No one ever talks about rifling twist in slug guns. I'm convinced that 12 gauge, 1-28 twist which is only to be had in Benelli & Browning guns is the only way to go. Long sabots require faster twist to stablize and my son's BPS loves white box Lightfields and my SBE loves Rem Copper solids. 1-34 twist found in most guns is not fast enough.
i need to correct on my earlier statement, instead of rem 1170 it should have been rem 1100. also forgot to mention the mossberg 835, another group member and myself both had these about 10 years ago. it was an awesome shooter with rifled barrel and scope,kicked less than the 500 or 870(little heavier). we had them from goose huntin days and just bought cantilever barrels to switch out. but the price of a new one is alittle more than a 500 or 870. best thing about our pumps is we dont clean them until we cant pump them, the barrels on them have rust from leaving sit out, wood is faded, and they are a cheap "tool" not beauty contestant. however they will shoot and last with any of the more expensive autos. dont get me wrong, autos are very nice, but if you dont take care of them they will get you sooner or later.
also like to say that whatever slug gun you shoot you need to try lots of ammo. i know this is expensive with sabots but every gun will find a slug it loves, some it will tolerate, and some it will not shoot. if you are shooting over 100 yards and at running deer you need to find the loves and will tolerate ones. my dad has a mossberg auto that he bought 3 years ago and insisted that he shoot the hornady sst(i think 2100fps). the gun is not the top of the line but he could not shoot them. none of our guns loved the hornady but his gun hated them. went back to rem coppers 3/4 and federal barnes 3/4 oz and it is a tack driver. also..my cousin who passed away last year from a brain tumor(he was the 8th guy in group) had a rem 11-87 and i watched his gun blow up. we were both shooting at a deer side by side and the bottom of his action blew out when he fired. he was using win platinum tips. probably just a fluke, but scared the heck out of both of us.
I use a 12 gage 11-87 I bought in 1990. When it was new it had such a stiff lock-up it wouldn't eject low brass shells. When Remington came out with a cantilevered rifled slug barrel in 1995 I bought one and have never had the scope off of it, or even had to adjust it since then. The scope is a Gander Mountain 2.5X Wide View they had a clearance special on. It will drill holes right on, or within an inch of the bullseye on my back yard range of about 90 yards. It likes to shoot Winchester BRI 2 3/4 inch Sabots.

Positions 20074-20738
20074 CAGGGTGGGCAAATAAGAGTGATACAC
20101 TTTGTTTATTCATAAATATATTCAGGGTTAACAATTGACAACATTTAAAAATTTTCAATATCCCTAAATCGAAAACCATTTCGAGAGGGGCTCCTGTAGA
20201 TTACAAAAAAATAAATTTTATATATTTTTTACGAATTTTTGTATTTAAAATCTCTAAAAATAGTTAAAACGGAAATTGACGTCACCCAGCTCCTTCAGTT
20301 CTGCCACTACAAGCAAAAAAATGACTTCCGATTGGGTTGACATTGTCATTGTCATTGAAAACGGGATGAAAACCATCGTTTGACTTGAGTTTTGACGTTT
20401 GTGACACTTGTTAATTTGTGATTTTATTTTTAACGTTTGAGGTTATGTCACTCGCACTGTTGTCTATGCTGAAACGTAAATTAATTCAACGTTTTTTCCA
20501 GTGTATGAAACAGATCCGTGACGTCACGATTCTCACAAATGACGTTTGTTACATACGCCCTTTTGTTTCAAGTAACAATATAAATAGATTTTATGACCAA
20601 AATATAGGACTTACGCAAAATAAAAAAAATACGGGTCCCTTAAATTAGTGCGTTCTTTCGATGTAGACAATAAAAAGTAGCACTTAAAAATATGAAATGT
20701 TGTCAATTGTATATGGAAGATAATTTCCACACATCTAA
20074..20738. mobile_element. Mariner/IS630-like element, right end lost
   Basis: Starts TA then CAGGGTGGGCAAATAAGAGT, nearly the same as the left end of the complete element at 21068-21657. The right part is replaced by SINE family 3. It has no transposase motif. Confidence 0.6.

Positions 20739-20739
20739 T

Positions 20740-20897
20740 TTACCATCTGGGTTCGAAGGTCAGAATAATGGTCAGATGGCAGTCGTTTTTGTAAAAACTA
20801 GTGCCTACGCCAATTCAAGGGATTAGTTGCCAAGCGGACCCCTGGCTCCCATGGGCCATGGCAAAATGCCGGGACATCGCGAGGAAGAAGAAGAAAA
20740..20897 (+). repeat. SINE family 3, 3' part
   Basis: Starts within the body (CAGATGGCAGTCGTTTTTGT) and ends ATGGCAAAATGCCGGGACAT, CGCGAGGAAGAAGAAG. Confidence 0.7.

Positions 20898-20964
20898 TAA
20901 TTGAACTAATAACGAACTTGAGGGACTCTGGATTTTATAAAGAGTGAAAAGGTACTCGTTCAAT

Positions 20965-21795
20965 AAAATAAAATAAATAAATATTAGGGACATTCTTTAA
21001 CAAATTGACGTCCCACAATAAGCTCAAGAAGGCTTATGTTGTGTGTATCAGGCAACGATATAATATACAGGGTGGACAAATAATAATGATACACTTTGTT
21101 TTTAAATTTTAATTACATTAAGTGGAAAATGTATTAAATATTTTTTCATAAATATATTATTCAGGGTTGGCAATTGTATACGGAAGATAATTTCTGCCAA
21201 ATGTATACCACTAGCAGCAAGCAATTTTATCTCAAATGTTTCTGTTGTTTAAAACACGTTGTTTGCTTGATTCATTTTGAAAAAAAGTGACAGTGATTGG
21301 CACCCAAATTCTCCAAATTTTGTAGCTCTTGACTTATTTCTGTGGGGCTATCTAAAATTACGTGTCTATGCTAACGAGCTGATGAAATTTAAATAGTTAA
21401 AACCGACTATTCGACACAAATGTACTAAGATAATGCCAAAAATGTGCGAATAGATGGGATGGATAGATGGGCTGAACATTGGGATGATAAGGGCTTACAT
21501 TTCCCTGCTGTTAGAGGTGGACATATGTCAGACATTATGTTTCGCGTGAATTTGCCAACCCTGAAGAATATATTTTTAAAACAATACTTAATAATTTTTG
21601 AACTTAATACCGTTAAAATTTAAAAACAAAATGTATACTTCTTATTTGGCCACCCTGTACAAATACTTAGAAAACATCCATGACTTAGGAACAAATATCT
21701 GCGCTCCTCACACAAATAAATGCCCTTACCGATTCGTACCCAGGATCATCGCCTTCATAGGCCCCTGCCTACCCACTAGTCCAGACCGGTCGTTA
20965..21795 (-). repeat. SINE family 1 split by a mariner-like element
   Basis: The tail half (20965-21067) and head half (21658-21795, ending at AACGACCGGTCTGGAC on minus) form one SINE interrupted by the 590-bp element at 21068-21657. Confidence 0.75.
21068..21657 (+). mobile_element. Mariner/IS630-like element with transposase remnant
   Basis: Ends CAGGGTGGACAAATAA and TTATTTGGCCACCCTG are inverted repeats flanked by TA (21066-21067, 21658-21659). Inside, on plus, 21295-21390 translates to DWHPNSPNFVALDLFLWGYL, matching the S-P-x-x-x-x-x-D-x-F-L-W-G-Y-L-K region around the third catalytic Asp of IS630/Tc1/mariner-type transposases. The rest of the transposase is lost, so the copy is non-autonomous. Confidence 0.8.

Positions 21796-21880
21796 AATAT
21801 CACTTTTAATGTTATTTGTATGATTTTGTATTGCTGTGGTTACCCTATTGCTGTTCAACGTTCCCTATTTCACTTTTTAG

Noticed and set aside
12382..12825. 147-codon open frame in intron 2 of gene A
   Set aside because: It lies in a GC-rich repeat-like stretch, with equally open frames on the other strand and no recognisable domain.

With today's available technology, your shotgun can almost be as deer deadly as a rifle. I would suggest a pump 12 gauge shotgun with a synthetic stock for all kinds of hunting weather.Buy a separate rifled barrel with a cantilevered scope mount which will allow you to flip back and forth to your smooth barrel quickly and without disturbing the scope adjustment. A low powered variable scope for less than $85 works fine.Use saboted slugs that mushroom at contact to go in like a dime and come out like a quarter to insure a quick kill. You don't need 1900 fps slugs. 1450 fps is effective and won't knock off your cap. My reliable and cost effective choice would be a Remington 870 with Remington Copper Solid slugs.
1100 Remington. Never failed me. Put a lot of meat on the table.
870 is another fine choice.
Any rifled barrel shot gun that has a decent trigger pull.
Remember you are shooting it as a rifle.
I have Remingtons. Gold supremes. They go in and mushroom really well. They also go about 1900 ft. per sec. so yeah. those are my favs.
Mossberg 835Ulti-Mag or Remington 870. As a single-shot,I would choose a NEF or H&R in 12 gauge.
I've had a remington 870 since day 1 of slug hunting. When it was stolen 2 years ago & promptly when out & bought another one, this time with 2 barrels. Shot more deer with those 2 guns than all my rifles put together. With the right ammo can nail tacks at 100 yards
Remington 870. There has to have been more whitetails taken with this gun than anything else.